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IRONMAN rules in spotlight as Messick blasts ‘knuckleheads’, reveals RaceRanger and 20m-drafting talks

IRONMAN chief tells us why they're not afraid to dish out penalties

News Director
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The women’s race at the IRONMAN World Championship in Kona 12 months ago saw penalties make the news – and, even a year on, her five-minute drafting sanction still rankles with Laura Philipp.

It was a similar story at both 70.3 Worlds this year in Lahti, none higher profile than that Lionel Sanders’ ‘imaginary’ centre line DQ.

Then in the men’s IMWC in Nice, Braden Currie had a rollercoaster ride as he was penalised, then disqualified for not serving it, before being reinstated.

So what what can we expect from the officials when arguably the best-ever full-distance women’s field toe the start line in Kona this Saturday?

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Better communication required

That was the question we put to IRONMAN CEO Andrew Messick and it prompted a typically forthright response, though also an admission that things can be improved on all sides.

He told us: “Well, I think the situation in Lahti was unfortunate in many, many dimensions and I don’t think anyone showered themselves in glory, including many of the knuckleheads who weighed in on social media about out one thing or another.

“There’s a long list of things that we could have done better. I’m sure Lionel is thinking to himself there’s a long list of stuff he could have done differently and better.

Lionel Sanders bike 703 Worlds 2023 photo credit Talbot Cox
Lionel Sanders in action in Lahti [Photo credit: Talbot Cox}

“There was a big change between Lahti and Nice in terms of the way we communicated to our athletes about how we were going to enforce the rules. And part of what I think our obligation is to the athletes is to be clear about how the rules are going to be enforced and interpreted. And that’s part of where I think we weren’t at our best in Finland, in that the centre line rule has always been there. It’s part of the consolidated IRONMAN and World Triathlon long course rules.

“And everybody knows you’re not supposed to ride on the wrong side of the road. That is not news to anybody. However, if we were going to show a red card to someone for riding on the wrong side of the road, it’s probably a good thing for us to remind the athletes that that’s something that is taken seriously by the Finnish Triathlon officials who are in charge of initiating that race.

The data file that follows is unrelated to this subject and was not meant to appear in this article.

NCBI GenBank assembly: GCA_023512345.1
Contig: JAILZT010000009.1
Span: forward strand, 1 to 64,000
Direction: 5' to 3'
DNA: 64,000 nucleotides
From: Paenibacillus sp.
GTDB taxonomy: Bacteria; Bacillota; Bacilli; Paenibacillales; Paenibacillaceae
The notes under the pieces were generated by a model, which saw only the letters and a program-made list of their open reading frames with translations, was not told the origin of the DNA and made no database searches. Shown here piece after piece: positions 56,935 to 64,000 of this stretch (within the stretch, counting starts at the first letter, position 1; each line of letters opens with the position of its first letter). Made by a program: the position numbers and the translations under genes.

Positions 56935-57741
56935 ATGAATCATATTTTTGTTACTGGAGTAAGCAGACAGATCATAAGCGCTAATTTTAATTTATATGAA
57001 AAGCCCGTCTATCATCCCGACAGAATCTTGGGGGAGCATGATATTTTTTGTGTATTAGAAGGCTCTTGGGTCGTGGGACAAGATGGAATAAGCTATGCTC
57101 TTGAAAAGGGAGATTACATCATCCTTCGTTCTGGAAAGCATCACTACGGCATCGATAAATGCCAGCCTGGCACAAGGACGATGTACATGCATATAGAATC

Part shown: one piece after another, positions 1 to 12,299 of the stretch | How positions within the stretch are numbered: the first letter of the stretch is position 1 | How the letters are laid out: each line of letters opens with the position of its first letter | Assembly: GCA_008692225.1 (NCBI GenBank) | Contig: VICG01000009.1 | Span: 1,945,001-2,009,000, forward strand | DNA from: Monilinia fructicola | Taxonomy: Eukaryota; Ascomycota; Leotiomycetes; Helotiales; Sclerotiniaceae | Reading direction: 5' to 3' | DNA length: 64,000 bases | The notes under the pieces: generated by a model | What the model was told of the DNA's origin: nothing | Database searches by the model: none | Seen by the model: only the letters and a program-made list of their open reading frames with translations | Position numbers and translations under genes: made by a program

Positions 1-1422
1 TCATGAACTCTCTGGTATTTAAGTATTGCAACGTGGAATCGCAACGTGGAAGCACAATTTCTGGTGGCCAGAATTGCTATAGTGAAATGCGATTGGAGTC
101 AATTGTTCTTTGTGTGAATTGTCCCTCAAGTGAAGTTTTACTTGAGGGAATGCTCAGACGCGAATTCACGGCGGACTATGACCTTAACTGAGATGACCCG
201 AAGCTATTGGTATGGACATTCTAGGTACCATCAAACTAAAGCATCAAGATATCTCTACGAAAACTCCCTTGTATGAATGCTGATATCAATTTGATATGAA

And so I think one of the areas where we’ve tried to be better and we’re committed to being better is in making sure our athletes know how the rules will be interpreted again in a way that promotes safe and fair racing.

Not afraid to give penalties

So learnings from Lahti then, but a warning too ahead of Kona as Messick added: “The reality is at a World Championship the stakes are high and when the stakes are high, everybody needs to be at their best. And that means the officials need to be super sharp and super tight – and so do the athletes. We both have obligations if we want to create the best, safest and fairest race.

“And so I think one of the things that has been lost in the social media-driven stories around both Lahti and Nice is that we always have – and likely always will – give penalties.

We’re an organisation that does blow the whistle and there’s others, by the way, that don’t.

“It isn’t really advancing fair and safe racing to just not call penalties.”

Asked if he’s thinking of any particular instances, Messick says: “No, but I think the point is that in all aspects of fair competition, whether that’s rules enforcement, whether it’s anti-doping, the reason you have officials is to protect the athletes that are following the rules. If your commitment is to the athletes who are following the rules, you have an obligation to them to not make them look like suckers.